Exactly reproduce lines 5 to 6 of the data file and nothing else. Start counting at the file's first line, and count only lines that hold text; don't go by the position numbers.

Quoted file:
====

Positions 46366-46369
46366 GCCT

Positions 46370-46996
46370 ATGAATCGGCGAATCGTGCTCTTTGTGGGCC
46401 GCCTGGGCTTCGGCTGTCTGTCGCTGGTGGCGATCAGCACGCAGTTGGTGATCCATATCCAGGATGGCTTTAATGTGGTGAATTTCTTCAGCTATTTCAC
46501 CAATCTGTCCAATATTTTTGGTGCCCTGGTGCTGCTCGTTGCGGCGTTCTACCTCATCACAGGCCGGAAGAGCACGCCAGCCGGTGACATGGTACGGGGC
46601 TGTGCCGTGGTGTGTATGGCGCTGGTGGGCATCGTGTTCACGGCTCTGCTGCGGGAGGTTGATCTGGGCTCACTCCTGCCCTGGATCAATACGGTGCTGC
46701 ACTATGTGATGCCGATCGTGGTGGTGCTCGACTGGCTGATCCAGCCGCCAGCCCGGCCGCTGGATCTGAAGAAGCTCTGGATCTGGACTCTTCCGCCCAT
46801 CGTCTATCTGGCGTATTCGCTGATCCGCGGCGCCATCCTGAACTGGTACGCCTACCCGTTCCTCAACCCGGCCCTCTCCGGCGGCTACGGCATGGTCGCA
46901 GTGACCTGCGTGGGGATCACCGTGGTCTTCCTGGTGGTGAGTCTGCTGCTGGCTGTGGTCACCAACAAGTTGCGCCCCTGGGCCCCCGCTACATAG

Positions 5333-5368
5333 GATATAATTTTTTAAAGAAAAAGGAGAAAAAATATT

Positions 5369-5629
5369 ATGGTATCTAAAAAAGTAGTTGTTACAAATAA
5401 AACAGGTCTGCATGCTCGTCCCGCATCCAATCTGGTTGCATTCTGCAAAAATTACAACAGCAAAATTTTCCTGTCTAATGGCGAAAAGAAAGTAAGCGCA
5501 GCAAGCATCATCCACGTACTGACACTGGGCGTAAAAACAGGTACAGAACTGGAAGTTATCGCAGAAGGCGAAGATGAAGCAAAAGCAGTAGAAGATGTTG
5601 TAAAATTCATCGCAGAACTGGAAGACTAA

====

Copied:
46401 GCCTGGGCTTCGGCTGTCTGTCGCTGGTGGCGATCAGCACGCAGTTGGTGATCCATATCCAGGATGGCTTTAATGTGGTGAATTTCTTCAGCTATTTCAC
46501 CAATCTGTCCAATATTTTTGGTGCCCTGGTGCTGCTCGTTGCGGCGTTCTACCTCATCACAGGCCGGAAGAGCACGCCAGCCGGTGACATGGTACGGGGC